The Australian International Marine Export Group (AIMEX) had a strong presence at the Korean International Boat Show last week. All companies reported a positive experience at the show and interest in Australian-made products and boats was high. AIMEX continues to forge the Australian brand in these emerging markets thus paving the way for future business when markets start to mature.
The Korean International Boat Show, hosted by the Gyeonggi Provence and held from 3-7 June, was the second Korean Boat show attended by AIMEX. The show was held in the Jeongok Harbour in Hwasung City. The Gyeonggi Provence has a clear vision of developing a strong leisure boating industry and has for the past 2 years invested considerable money in an effort to set the ball rolling. It is very evident that they are serious about this strategy given the large subsidies given to attract visitors and exhibitors to the show, the huge investment in infrastructure for the show and the fact that there has been more investment in the development of the harbour and marina facilities.
AIMEX CEO MaryAnne Edwards said: “A key driver for the companies attending was the fact there were very attractive subsidies to attend and therefore a great opportunity to research the Korean market and get the Australian brand known to ensure that when the tide does turn in Korea, Australia is established in the market place.” Australia has already made inroads by being at the show last year.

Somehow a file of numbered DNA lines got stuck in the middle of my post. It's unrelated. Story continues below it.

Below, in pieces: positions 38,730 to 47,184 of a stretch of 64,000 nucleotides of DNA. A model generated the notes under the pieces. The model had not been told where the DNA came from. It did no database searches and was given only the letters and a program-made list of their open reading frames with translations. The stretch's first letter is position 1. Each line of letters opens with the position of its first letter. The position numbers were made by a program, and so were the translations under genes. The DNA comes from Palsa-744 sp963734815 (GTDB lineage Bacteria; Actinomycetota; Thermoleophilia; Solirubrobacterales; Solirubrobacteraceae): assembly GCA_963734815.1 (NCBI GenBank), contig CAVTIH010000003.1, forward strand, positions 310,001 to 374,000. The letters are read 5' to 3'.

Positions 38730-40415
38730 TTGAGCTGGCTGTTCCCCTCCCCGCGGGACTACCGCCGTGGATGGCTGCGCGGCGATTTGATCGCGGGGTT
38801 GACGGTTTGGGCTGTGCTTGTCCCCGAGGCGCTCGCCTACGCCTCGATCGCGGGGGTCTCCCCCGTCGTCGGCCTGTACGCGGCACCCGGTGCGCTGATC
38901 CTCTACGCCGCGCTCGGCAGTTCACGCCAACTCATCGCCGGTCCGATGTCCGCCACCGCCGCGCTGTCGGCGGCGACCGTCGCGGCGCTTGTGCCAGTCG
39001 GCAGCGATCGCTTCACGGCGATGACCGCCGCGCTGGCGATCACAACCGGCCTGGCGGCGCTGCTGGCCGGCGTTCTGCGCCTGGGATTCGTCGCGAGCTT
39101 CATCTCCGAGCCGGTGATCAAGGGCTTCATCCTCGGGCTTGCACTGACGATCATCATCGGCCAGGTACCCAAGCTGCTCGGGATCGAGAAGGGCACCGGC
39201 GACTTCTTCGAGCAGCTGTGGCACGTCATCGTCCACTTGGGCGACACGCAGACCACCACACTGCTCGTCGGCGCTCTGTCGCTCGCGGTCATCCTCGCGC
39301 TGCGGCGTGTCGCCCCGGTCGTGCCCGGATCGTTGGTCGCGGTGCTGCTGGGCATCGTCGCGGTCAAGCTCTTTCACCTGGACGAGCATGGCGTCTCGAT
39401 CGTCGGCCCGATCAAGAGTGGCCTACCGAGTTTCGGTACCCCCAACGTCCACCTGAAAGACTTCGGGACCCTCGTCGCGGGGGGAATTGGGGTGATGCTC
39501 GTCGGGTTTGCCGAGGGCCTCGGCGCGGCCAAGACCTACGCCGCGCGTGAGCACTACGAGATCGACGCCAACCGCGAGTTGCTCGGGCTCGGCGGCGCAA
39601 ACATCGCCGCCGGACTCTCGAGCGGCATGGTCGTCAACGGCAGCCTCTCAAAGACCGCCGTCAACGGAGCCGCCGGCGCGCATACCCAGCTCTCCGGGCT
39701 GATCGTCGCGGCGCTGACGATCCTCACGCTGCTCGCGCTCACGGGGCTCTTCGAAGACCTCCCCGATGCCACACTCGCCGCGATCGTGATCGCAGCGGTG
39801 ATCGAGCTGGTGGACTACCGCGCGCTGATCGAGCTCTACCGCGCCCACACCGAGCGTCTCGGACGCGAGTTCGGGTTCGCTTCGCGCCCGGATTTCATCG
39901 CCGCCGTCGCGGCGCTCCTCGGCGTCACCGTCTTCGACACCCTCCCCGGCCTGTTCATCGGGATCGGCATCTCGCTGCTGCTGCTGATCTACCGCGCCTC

Edwards stated: “It is also important to understand that the Asia boating culture is different and in reality it is going to take a long time to have any established leisure boating market. There is still very low acceptance of leisure boating in Korea currently but the province is certainly doing their best to educate the children and general public. It was also evident looking at the boats in the marina that there needs to be a lot of education of people regarding how to maintain their boats.
This year there were 438 companies present (not all exhibiting) and they represented 21 countries. AIMEX members who attended advised they were happy with the interest they received and were surprised that the show had attracted visitors from a number of countries around Asia and the Middle East. Edwards said that there was an increase in the number of international brands displaying their product or simply visiting the show.
The conference which was a valuable part of the show was held over 2 days and had a variety of speakers covering topics from the global economy, lean manufacturing, clusters, marina developments, Asia leisure boating market, marine tourism, R&D in the marine sector and composite boat building.
It was suggested the Asian economies will be the first to pull out of the recession and that their government stimulus packages have had much greater affect than western countries.
Charles Dickson from Marine Queensland gave a presentation on marine industry clusters and John Hogan from Superior Jetties gave a presentation on issues relating to the development of marinas.
Seawind Catamarans and Superior Jetties signed MOU's with Korean Companies. Most Australian companies who attended developed some excellent prospects, contacts and also some orders.
AIMEX members who attended the show were: Austral Propellers, VEEM Ltd, GME, MultiPanel, Spear Green Design, Bellingham Marine, Seawind Catamarans, Superior Jetties, National Marine Safety Committee and Marine Queensland.
AIMEX CEO Maryanne Edwards paid tribute to the organisational work undertaken by Tim Coventry and his team from the UK to once again make this event a valuable experience for Australian companies.